Abdominal Aortic Aneurysm: Men Benefit from Ultrasound Screening
An abdominal aortic aneurysm is a pathological dilation of the main abdominal artery (aorta). Its diameter varies depending on age and sex; an abdominal aorta with a diameter of 3 cm or more is called an AAA. Most AAAs cause no problems (asymptomatic), but the larger the size of AAA, the greater the danger that this large blood vessel will rupture. Ultrasound screening aims to identify, monitor, and treat an AAA before a rupture occurs.
IQWiG's review covered studies comparing one-time screening via ultrasound with a different screening strategy (eg, using a different diagnostic technique) or no screening. The focus of the assessment was on patient-relevant outcomes.
Four randomised controlled trials (RCTs) were included in the assessment: two from the United Kingdom, one from Denmark, and one from Australia. Participants were enrolled between 1988 and 1999. Three studies included only men aged 65 years or older; one of the four studies also included women, but they only comprised 6.8 percent of the study population.
Data on men aged 65 years or older were summarised at different times of analysis (4-5, 10, and 13-15 years after screening) for the outcomes "overall mortality" and "AAA-related mortality." For all of these times, the researchers noticed proof of a benefit of screening in men for both outcomes.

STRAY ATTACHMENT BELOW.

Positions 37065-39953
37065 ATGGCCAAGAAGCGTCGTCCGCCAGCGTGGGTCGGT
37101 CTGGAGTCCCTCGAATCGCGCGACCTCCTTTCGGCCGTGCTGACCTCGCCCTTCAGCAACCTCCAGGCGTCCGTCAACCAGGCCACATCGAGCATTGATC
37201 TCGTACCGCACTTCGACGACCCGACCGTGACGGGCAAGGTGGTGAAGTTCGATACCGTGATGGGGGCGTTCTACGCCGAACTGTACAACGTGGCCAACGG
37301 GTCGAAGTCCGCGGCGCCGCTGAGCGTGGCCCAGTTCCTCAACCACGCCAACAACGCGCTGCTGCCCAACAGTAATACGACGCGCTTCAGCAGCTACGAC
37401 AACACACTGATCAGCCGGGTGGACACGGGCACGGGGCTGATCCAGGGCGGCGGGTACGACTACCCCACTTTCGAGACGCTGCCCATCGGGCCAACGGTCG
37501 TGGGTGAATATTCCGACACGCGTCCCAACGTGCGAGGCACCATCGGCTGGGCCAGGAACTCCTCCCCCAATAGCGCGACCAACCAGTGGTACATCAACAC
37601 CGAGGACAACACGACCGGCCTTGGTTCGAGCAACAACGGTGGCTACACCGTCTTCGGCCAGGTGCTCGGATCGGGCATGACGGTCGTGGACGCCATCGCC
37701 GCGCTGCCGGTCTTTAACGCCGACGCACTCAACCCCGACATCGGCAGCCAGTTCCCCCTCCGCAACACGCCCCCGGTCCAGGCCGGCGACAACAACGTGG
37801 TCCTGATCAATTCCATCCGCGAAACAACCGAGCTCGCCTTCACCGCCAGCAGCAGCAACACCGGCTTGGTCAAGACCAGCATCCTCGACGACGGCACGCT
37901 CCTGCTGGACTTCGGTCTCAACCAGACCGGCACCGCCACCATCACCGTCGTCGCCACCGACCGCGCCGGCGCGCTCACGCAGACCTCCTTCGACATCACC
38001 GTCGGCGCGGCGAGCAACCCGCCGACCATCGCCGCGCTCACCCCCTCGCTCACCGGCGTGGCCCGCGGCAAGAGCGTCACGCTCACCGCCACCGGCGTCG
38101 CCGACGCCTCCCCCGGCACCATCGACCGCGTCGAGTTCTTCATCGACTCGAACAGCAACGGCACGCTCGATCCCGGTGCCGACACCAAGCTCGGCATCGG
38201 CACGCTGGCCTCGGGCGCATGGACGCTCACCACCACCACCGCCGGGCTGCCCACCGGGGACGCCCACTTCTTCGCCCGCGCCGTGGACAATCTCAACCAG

For women, data are only available on overall mortality at one time (4-5 years). However, due to lack of statistically significant differences between the groups investigated, the benefit of screening for AAA in women is not proven. Data on AAA-related mortality are lacking.
In addition, data on the outcomes "frequency of ruptures" and "emergency surgery" show a similar picture: In women, the available data again showed no relevant differences. In men, results differ somewhat depending on the time of analysis. Overall, however, the researchers acknowledge a benefit of ultrasound screening, as AAA ruptures and emergency surgery occur less often.
The review also found that that the frequency of elective surgery increases with screening. According to researchers, this is the specific aim of screening and is therefore to be expected. If an AAA is detected in time and a patient can undergo elective surgery, the chance of survival is considerably higher. In Germany, for example, depending on the type of surgery (endovascular or open), between 1.3 and 3.6 percent of patients die (30-day mortality).
Based on the results of this review, it thus seems meaningful to introduce one-time screening for AAA in men from the age of 65. However, as the IQWiG researchers point out in their report, there are indications that the results are not transferable one-to-one to the current situation in Germany.
Source: Institute for Quality and Efficiency in Health Care
Image credit: Wikipedia Commons
Published on : Sat, 13 Jun 2015
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